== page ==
OBJECTIVES: ?Africa Through Film? will introduce participants to the politics, historiographies, cultures and societies of Africa through a variety of cinematic and visual lenses.  We will study power, marginality, resistance, socio-political change, memory, culture, gender relations and contested identity and interrogate some of the dominant representations of African societies and issues.  Our background readings will engage self-defining narratives, counter-narratives and alternative paradigms, so that participants gain an introduction to African societies and also discover rich and under-explored sources that elicit the complexities of the African continent.

STUDENTS: Open to all.

REQUIREMENTS: Attendance, active participation, essays/exams.

GRADING: Based on above.

              

POLT-34300-01    FEMINIST THEORY   SS LA

3 CREDITS

INSTRUCTOR: Zillah Eisenstein, Muller 316, Ext 4-3554

ENROLLMENT: 22

PREREQUISITES: Three courses in the social sciences or equivalent.

OBJECTIVES: This course introduces and then explores the multiple meanings and varieties of feminism.  In order to do this we also interrogate the very meanings and multiplicities of sex and gender and race.  We start with clarifying several forms of ?western feminism? and then critically compare these strains to feminisms defined by women of color?African American, Chicana/Mexicana, inside the US.  The course also examines feminisms in Eastern Europe and feminisms in several Arab countries.  The course will end with an examination of feminisms in the Afghan and Iraq wars.  Students are asked to assess the similarities and the differences that exist within each feminism and between them and to query whether feminism is inherently ?western? as it so often is thought to be.

 

POLT-37000-01  SELECTED TOPICS IN PUBLIC POLICY    SS LA

POLITICS OF WEALTH AND POVERTY    

3 CREDITS

INSTRUCTOR: Don Beachler, Muller 333, Ext. 4-1249.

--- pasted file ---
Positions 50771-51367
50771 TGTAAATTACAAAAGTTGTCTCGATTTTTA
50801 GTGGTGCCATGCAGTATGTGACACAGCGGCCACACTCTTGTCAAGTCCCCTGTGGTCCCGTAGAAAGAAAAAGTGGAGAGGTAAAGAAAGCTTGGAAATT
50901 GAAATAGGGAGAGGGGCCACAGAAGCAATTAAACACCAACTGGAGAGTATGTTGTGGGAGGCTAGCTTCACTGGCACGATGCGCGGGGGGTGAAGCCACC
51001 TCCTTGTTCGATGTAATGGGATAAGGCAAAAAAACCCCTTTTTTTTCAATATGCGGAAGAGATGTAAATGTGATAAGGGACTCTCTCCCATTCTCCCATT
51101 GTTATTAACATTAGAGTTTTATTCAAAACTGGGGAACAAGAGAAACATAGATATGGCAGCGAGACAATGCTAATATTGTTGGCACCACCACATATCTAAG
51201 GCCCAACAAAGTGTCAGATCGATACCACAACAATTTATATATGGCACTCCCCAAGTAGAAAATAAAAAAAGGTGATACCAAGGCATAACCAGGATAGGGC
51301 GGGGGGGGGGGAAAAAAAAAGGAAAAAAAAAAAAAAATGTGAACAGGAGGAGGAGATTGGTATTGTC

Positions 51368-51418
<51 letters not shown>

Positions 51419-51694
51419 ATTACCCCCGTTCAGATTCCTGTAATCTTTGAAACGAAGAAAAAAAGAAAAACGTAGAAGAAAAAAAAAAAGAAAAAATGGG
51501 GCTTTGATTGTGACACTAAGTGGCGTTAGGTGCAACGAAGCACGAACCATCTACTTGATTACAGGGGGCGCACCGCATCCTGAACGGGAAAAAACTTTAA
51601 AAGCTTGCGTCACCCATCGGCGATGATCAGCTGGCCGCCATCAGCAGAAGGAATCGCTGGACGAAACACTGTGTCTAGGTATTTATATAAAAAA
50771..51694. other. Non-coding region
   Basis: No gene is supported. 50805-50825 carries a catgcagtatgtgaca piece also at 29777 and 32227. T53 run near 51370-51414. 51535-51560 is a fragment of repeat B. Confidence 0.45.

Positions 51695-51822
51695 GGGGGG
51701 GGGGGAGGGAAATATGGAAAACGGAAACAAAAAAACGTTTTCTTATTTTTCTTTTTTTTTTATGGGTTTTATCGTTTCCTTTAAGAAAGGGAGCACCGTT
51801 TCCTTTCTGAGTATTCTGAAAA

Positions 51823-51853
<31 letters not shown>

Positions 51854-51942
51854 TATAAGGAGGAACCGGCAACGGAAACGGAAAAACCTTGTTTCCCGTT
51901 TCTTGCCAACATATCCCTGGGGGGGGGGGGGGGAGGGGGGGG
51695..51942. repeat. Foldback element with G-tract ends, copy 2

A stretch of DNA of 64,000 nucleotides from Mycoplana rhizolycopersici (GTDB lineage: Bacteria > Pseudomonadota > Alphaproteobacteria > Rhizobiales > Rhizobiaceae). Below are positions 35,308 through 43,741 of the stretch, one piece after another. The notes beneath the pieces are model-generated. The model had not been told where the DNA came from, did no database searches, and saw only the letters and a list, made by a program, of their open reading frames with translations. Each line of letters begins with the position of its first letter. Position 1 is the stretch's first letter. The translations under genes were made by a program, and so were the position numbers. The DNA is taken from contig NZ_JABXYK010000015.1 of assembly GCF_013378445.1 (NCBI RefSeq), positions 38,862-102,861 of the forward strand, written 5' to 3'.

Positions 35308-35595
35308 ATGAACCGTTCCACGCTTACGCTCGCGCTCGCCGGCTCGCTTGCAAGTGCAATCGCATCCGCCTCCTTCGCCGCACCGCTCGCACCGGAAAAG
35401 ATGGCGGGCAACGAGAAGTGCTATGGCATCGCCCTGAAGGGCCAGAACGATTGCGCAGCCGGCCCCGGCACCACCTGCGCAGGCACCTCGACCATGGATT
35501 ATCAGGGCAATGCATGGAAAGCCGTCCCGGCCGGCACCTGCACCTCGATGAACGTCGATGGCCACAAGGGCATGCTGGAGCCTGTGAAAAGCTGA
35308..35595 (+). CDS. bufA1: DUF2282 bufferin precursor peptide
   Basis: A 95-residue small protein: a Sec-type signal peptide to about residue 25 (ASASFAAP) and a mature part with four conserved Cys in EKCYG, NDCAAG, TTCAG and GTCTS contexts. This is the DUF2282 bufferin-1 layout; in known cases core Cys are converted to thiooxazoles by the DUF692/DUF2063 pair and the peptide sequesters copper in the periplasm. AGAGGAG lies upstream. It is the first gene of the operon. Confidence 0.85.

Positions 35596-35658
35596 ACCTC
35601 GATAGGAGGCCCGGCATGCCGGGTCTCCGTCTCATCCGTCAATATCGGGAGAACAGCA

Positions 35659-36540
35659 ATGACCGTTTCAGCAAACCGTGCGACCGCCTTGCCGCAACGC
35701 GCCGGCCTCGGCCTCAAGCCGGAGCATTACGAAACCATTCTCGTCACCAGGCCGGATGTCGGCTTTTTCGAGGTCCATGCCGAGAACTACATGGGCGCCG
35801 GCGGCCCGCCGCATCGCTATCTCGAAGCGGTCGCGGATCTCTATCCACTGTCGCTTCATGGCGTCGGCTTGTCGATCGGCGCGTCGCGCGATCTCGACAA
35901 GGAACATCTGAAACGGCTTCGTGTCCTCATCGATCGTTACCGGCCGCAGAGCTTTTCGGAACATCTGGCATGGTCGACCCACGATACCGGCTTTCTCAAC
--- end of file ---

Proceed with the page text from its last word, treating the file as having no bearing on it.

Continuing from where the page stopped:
ENROLLMENT: 28

PREREQUISITES: Three courses in social sciences or the equivalent.

OBJECTIVES: The course will focus on the politics of wealth and poverty.  After an extensive consideration of various policy approaches to the global economy, the course will focus on domestic problems.  Among the topics to be covered are economic inequality, the attack on America?s modest welfare state, the working poor, and welfare reform. 

STUDENTS: Open to all interested student who meet the prerequisites.

FORMAT AND STYLE: Lecture and discussion.

REQUIREMENTS: 5-6 books, in-class midterm and final exam, research paper on a policy issue.

GRADING: Standard.

 

POLT-40100-01     SEMINAR     SS LA

THE GLOBAL POLITICAL ECONOMY OF OIL

3 CREDITS

INSTRUCTOR: Naeem Inayatullah, Muller 325, Ext. 4-3028

ENROLLMENT: 15

PREREQUISITES: Three courses in social sciences or equivalent 

OBJECTIVES: First, we will be interested in understanding the market structure of oil.  By market structure I mean: Which firms and states produce oil?  How much do they produce?  How much control do they have over production?  Which peoples and states consume oil?  How much do they consume?  Is the world oil market ?free? or is it closer to an oligopoly?  Is oil scarce or is there a glut?  We will be examining all these questions historically.  That is, we will want to know how the answers to these questions changed over time.

 

Second, we will be concerned with understanding the geopolitical consequences of the oil market.  Reciprocally, we wish to know how oil markets can shape geopolitics.  Put simply, we will want to examine the relationship between oil markets and international relations.  Again, we will proceed with these questions historically.